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Tag Archives: Belgians

The above painting came from a reference photo that I took one evening (several years ago) about four miles north of where I live.  There is a large Amish community in this area and I was out and about gathering photos of scenes I wanted to paint. The “Holstein” painting I posted, last year, came from this excursion. This was painted on toned masa paper glued to the illustration board. Yay! Only one more, adhered to illustration board, and I am running back to glueing my masa to Arches coldpress. 🙂   What I have learned is that I have to know where I am going with the illustration board. It does not accept the layers and the colors that the Arches does. Think two layers and I am OK, but these paintings do look different.

*Note: Recently, my free time has been eaten up by other matters. Free time is when I paint. For the time being, my time online is limited but I will post when I have something new to share and will visit all of you at that time and look forward to the time I can pick up speed once again!!!!   🙂

 

 

I have two people to thank .  Without them, this image would not have occurred. It has been about a year ago, now,  that I received an email from Anne Michelsen of Bright Spirit Studio found here. She had read how much I enjoyed painting horses and offered me several photos of these lovely Belgian draft horses. Thank you Anne!

The other thank you goes to a dear friend that I paint with. We were together painting last weekend and I took the drawing of the above painting, along with the reference. When she viewed the reference she asked me if I was going to make the background the red featured in the reference. I said, “Oh no. That would look rather garish, don’t you think?” She replied she just loved the color and thought it would make an interesting finished painting. I worked on the horses’ heads and harness and was only about a fifth of the way done with this when I left that day. Her suggestion haunted me as I continued with the painting for she often has interesting vision and takes on art.  So, on Wednesday evening, with a surge of confidence, I painted RED! Oh my….was  it  RED!  No matter what I did which was to add harvest gold and burnt sienna,  it still came up RED, RED, RED!!!  Here’s where the painting talked.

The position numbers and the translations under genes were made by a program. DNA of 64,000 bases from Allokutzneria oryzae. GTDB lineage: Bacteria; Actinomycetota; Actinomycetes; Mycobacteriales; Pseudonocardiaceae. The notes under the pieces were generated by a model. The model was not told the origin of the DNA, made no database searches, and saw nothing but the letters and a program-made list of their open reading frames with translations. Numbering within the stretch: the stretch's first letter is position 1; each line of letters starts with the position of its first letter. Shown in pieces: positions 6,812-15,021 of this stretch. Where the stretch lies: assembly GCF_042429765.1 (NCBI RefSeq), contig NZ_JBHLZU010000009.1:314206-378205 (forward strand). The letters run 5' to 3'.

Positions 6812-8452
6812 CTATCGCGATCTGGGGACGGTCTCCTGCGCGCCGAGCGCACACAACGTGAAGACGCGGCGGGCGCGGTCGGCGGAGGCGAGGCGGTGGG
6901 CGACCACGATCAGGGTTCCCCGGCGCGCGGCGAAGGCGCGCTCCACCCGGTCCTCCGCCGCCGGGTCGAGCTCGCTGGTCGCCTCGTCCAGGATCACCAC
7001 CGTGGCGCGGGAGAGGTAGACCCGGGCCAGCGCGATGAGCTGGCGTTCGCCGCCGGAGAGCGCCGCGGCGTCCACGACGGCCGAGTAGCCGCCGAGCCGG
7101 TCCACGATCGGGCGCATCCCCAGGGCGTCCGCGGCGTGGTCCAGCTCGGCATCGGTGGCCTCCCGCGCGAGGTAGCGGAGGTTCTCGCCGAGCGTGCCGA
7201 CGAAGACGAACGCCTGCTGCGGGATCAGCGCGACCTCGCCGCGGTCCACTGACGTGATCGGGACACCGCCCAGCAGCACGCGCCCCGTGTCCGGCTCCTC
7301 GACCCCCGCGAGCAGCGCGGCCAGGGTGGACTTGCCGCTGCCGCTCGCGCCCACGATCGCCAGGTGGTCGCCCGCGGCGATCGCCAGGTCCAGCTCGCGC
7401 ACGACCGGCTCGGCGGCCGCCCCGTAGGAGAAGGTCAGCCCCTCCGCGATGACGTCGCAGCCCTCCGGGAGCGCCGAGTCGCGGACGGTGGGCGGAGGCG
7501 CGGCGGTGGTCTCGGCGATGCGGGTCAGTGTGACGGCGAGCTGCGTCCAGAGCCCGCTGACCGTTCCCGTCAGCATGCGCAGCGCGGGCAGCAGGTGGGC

It said, “I’m flat!”.

I said, “What?!?”

“I AM FLAT, FLAT, FLAT!   DO SOMETHING!  JUST ANYTHING!”

By this time, I had worked for four nights on this image and I was getting to the point I wanted it to be done. I remembered my drawing teacher telling me it is only a piece of paper and Don Andrews talking about how we cut ourselves off from learning when a painting becomes “too precious” to try something new.  I looked more carefully at the barn siding, and noticed that the red was very irregular and faded in places and there were stripes of the siding showing. Not wanting to render a background as detailed as my foreground I began to swish my brush over the red and wetting it in areas. I’d then quickly grab a paper towel and lift out what I had done.  I became interested and swished in more harvest gold and burnt sienna abstractly and went back and forth between lifting and adding until I had something that looked more like I wanted.  Just goes to show you that artists don’t often get to end up with their preconceived notion of what something should look like most of the time.  I thank Anne and my friend for this offering. I feel like the finished painting means so much more for the gifts along the way.

Belgians are the most commonly seen breed of draft horses we see the Amish use in this area of Indiana.

Debby Frisella talks about the color red here.